It's said that “to know the tale of the forty-seven ronin is to know Japan.” It's something to chew on, whether you believe it or not. Keanu Reeves certainly did. The actor stars in the newest adaptation of Japan's most enduring folk legend, subject of at least four films in the 20th century. But this version has a few key differences that separate it from its predecessors, and from the original legend especially. Here's a breakdown (with spoilers) of the major artistic liberties, so you can differentiate each version and contemplate their meaning.
- In the original legend, a group of samurai serving their master Asano became ronin (masterless) after Asano attacked Kira, a court official who was visiting to teach Asano proper court etiquette, for being insulting and arrogant. Asano was immediately ordered to commit seppuku (ritual suicide).
- In 47 Ronin, the story really begins when Kai—Keanu Reeves as a mysterious forest child with the power to turn into demon smoke and kill people slightly faster than the average human—stumbles out of his mysterious forest and becomes the only white dude in Japan. This is apparently much more important than the actual plot. He eventually has a plotline about being ashamed of his demon-murder training, but it's nothing you haven't seen before in an X-Men movie.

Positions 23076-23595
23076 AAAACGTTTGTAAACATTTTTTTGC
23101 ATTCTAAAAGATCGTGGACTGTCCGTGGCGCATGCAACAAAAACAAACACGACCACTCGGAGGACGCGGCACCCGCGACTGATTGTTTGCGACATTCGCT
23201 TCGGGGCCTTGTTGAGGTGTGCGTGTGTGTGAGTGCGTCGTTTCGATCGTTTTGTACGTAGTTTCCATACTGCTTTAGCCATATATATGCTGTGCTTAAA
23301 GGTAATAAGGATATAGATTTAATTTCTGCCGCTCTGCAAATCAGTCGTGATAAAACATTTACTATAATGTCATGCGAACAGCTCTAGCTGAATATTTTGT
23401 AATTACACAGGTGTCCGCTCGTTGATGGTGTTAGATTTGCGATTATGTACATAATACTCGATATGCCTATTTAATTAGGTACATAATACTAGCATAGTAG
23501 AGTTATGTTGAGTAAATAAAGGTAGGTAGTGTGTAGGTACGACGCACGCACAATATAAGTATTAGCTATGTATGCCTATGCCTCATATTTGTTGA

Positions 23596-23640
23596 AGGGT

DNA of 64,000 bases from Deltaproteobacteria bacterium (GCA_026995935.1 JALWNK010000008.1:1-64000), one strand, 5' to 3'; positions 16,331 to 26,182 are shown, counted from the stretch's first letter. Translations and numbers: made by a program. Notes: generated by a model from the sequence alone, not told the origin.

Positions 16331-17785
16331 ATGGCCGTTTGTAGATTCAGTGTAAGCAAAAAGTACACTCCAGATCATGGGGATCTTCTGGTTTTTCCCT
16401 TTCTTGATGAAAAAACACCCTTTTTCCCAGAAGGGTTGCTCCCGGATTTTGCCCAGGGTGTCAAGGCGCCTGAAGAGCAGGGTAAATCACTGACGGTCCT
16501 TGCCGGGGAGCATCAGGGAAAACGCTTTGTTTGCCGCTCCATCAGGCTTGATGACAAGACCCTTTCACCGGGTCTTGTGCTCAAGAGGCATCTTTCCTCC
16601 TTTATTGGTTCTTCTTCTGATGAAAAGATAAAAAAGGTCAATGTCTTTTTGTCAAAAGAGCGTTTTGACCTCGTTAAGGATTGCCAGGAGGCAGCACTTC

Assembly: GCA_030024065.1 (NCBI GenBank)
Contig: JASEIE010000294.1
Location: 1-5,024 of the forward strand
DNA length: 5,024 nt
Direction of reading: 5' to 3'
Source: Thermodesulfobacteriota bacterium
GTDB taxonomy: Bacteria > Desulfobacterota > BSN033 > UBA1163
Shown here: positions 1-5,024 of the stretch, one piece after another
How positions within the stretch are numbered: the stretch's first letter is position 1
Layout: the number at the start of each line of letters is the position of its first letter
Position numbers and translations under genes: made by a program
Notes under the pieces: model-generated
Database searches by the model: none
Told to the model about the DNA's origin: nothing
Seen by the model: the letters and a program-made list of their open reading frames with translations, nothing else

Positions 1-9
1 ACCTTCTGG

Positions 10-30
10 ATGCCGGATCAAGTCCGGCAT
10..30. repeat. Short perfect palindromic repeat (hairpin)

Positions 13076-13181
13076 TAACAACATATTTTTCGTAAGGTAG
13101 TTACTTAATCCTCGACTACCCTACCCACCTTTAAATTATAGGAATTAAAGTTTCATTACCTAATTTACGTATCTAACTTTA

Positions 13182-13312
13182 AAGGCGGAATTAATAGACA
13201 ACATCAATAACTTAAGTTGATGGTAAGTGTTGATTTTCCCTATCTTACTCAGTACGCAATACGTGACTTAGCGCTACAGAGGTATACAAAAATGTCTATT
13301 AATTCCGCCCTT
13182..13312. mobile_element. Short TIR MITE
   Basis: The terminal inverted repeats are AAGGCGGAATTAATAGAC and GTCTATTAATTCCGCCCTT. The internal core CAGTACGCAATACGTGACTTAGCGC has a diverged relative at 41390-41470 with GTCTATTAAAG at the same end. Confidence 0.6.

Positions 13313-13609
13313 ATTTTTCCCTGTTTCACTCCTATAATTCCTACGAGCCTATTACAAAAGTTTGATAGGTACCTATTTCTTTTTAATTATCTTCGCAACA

- The events which have since passed into legend occurred in Edo-period Japan, around the years 1701-1703.
- 47 Ronin takes place in “ancient feudal Japan,” which is an oxymoron but vaguely explains why there are so many ogres, demons, and bull-things that look like rejects from a Studio Ghibli film.
- Real-life Asano was provoked into violence by attacks on his character, upbringing, and family, calling into question what was more dishonorable: the insults, or Asano's attack on a direct superior. It's an interesting question to consider, especially given the dual emphasis on propriety and hierarchy throughout Japan's history.
- In 47 Ronin, Asano is doped in the middle of the night with magic purple spider piss that makes him think his daughter is being raped so that he—an old man who should probably just call his elite squad of samurai instead of getting involved—tries to stab Kira, the “rapist” who orchestrated the whole weirdly elaborate hallucination sequence.
- According to the stories, Kira was a callous, rude government official who was eventually proven to be a craven weakling. He has come to represent ignorance and dishonorable conduct, though ostensibly it was Asano who had acted dishonorably.
- Movie-Kira is working with a shapeshifting witch who is going to help him, uh, rule the world? Kill the shogun? Something? Maybe he's just going to kill everyone in sight and then retire. I couldn't tell.
- The legendary ronin waited two years for the right time to strike at Kira, and did so with devastating precision and incomparable valor.
- 47 Ronin's less pasty leading man Oishi (Hiroyuki Sanada, lately of The Wolverine) is thrown into a pit for a year, which he emerges from with no recognizable physical or psychological trauma. He gets the gang back together, but they need swords for some reason (maybe they sold theirs?). Kai leads them to his ol' buddies the forest demons to get some blades, but they have to pass tests first (natch). Kai has to grab a magic sword before his old master does, while Oishi has to stand still and not participate in the totally rad action acrobatics taking place around him. Thus armed, the ronin sneak into the castle and lose exactly zero men in the process.
- Everyone commits seppuku at the end of the legend.
- Actually, that's still the case. Goddamn, what a downer.
—Follow Sam Riedel on Twitter: @SamusMcQueen